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Six new paperbacks to check out this week.
A selection of books published this week; plus, a peek at what our colleagues around the newsroom are reading.
What, you thought it was all iambic pentameter and chamomile tea?
Readers respond to recent issues of the Sunday Book Review.
The cartoonist turns to the late playwright’s collected works as solace in a heartless world.
Our columnist recommends novels and stories that address the power of classical music.
After accusations of sexual harassment were made public, Mr. Asher’s book sales declined, and he was dropped by his literary agent. He is seeking a trial and damages.
Four novels take readers back in time. Among these adventures: smuggling runaway slaves, charging San Juan Hill and performing Shakespeare in Dartmoor Prison.
In “The World According to Fannie Davis,” Bridgett M. Davis tells the extraordinary story of her mother, a Detroit numbers runner.
A novel from Meg Wolitzer and Holly Goldberg Sloan, a revamp of the Baby-Sitters Club, and more in the latest funny books for middle-grade readers.
Eric Rutkow’s “The Longest Line on the Map” recounts the repeated efforts to build a Pan-American highway.
The Half King, a bar favored by war correspondents and conflict photographers, endured all kinds of disasters in its 19 years. Then came the tourists.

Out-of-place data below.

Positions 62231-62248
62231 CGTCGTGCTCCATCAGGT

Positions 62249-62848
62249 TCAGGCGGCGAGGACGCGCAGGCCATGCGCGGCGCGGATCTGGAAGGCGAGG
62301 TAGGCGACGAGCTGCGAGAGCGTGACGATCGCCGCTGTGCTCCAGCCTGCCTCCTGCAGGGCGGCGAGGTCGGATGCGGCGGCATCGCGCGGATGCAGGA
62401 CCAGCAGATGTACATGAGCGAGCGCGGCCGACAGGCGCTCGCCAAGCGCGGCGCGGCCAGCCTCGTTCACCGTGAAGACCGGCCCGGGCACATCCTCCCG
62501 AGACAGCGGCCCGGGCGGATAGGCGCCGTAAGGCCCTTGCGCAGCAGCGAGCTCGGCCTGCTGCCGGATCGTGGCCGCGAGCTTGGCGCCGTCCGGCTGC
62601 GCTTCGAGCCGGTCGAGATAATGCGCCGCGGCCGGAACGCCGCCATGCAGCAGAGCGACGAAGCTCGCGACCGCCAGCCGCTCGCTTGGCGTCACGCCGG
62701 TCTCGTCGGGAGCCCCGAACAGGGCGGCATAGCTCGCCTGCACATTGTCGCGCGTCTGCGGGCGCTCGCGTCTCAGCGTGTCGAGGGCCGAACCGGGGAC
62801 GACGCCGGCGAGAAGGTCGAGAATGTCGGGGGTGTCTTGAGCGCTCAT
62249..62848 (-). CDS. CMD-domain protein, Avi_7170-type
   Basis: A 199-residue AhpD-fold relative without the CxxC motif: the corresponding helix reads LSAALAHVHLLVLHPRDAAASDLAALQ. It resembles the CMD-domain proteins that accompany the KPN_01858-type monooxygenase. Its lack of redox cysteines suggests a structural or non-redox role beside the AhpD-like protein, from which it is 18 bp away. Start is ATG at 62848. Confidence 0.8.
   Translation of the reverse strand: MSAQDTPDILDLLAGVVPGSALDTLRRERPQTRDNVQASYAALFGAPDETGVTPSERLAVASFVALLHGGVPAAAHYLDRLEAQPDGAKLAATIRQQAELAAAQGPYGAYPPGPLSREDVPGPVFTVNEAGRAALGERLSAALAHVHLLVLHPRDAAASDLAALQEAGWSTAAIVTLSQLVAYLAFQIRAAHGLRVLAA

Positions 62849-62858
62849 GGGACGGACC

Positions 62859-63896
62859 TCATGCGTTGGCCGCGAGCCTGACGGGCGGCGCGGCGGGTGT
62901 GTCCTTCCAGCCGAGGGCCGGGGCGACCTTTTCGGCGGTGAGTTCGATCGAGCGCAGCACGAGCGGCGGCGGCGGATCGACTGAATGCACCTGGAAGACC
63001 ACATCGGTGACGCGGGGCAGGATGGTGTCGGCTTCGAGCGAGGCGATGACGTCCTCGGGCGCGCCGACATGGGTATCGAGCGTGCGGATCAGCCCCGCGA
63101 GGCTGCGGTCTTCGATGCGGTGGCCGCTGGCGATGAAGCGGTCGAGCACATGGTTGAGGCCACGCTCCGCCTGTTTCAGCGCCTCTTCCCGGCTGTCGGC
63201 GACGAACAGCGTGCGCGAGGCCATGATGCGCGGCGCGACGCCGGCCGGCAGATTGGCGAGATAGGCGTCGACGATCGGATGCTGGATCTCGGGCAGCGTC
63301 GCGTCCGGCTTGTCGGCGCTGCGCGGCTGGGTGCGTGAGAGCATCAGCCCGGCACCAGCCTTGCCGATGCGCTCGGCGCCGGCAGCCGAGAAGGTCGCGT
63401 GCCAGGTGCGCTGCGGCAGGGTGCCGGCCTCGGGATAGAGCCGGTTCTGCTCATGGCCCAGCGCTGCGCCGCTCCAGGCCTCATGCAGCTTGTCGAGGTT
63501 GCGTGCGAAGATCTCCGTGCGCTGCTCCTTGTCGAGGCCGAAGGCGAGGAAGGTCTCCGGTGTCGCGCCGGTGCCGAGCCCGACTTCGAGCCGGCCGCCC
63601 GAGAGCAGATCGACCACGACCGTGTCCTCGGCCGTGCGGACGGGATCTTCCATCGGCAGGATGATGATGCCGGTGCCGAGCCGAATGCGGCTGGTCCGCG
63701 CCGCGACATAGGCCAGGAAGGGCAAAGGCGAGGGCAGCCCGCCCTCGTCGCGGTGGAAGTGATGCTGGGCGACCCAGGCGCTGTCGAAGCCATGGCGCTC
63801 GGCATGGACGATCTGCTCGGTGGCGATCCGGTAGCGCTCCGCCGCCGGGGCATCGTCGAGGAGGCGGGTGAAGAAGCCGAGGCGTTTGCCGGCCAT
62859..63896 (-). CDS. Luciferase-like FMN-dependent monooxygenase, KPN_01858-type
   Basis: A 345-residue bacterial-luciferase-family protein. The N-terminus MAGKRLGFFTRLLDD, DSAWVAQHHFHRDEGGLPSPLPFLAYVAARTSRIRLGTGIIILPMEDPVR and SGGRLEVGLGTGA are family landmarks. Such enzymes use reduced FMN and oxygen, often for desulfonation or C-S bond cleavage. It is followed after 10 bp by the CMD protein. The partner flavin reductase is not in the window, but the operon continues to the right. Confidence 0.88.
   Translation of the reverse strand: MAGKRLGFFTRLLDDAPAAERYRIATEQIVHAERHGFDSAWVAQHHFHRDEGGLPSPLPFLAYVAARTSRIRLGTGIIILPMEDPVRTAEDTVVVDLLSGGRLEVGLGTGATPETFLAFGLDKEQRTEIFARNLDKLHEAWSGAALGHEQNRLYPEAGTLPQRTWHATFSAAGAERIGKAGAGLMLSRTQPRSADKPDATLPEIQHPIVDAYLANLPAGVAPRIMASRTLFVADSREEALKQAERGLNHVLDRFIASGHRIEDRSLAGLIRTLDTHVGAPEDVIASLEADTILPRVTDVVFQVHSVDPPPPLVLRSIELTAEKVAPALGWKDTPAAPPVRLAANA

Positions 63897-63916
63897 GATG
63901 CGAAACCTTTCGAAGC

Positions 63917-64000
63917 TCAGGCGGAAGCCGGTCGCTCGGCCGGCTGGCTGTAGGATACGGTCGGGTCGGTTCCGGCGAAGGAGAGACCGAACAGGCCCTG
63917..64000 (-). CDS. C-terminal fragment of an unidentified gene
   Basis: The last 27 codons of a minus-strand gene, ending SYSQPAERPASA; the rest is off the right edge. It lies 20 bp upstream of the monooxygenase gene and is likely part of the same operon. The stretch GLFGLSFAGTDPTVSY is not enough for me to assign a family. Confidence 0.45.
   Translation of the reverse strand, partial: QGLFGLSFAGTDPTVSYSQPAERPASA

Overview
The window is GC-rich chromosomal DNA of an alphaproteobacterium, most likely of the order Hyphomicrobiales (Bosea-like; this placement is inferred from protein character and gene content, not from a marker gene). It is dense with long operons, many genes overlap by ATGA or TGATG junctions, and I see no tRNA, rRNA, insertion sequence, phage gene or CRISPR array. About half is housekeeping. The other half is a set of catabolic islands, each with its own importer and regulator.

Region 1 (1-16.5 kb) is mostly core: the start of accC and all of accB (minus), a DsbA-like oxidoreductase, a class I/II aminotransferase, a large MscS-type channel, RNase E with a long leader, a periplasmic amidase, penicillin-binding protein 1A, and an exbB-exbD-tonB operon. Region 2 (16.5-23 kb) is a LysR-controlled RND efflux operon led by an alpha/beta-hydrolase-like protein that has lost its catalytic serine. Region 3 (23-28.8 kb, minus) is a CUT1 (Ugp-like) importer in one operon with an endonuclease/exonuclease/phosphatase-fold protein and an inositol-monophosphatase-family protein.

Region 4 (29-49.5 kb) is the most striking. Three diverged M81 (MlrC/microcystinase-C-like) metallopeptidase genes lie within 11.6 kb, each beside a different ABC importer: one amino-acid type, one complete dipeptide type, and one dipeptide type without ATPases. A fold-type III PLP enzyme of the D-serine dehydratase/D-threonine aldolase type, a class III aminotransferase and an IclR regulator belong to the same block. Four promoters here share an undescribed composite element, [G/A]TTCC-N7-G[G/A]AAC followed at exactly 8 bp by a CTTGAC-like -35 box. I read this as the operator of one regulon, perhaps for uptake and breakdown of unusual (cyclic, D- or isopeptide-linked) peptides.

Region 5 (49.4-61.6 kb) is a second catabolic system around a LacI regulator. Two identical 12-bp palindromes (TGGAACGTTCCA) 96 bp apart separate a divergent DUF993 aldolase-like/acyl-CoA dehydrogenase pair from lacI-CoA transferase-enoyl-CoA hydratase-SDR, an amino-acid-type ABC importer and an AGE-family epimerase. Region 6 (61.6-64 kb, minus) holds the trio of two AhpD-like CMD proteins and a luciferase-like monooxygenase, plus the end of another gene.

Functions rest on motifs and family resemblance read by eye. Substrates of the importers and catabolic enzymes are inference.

The heroine of Dana Czapnick’s debut novel, “The Falconer,” feels most at home shooting hoops at her prep school gym.
The English author, whose critically lauded autobiographies chronicled her romantic and sexual liaisons, attained literary celebrity in her 90s.
Suggested reading from critics and editors from The New York Times.
Pete Buttigieg’s “Shortest Way Home” tells the story of an accomplished and ambitious man who is the latest contender to enter the race for the presidency.
Benedict Wells’s fourth novel is his first to be translated into English after gaining much praise in Europe.
“The Mister,” which will follow two new characters in an erotic love story, will be released on April 16.
The English author, whose critically lauded autobiographies chronicled her romantic and sexual liaisons, attained literary celebrity in her 90s.
The author, most recently, of the novel “Bowlaway” prefers physical books for the sense of accomplishment: “I like to hold the chunk of remaining book as I read; I like to feel it diminish.”

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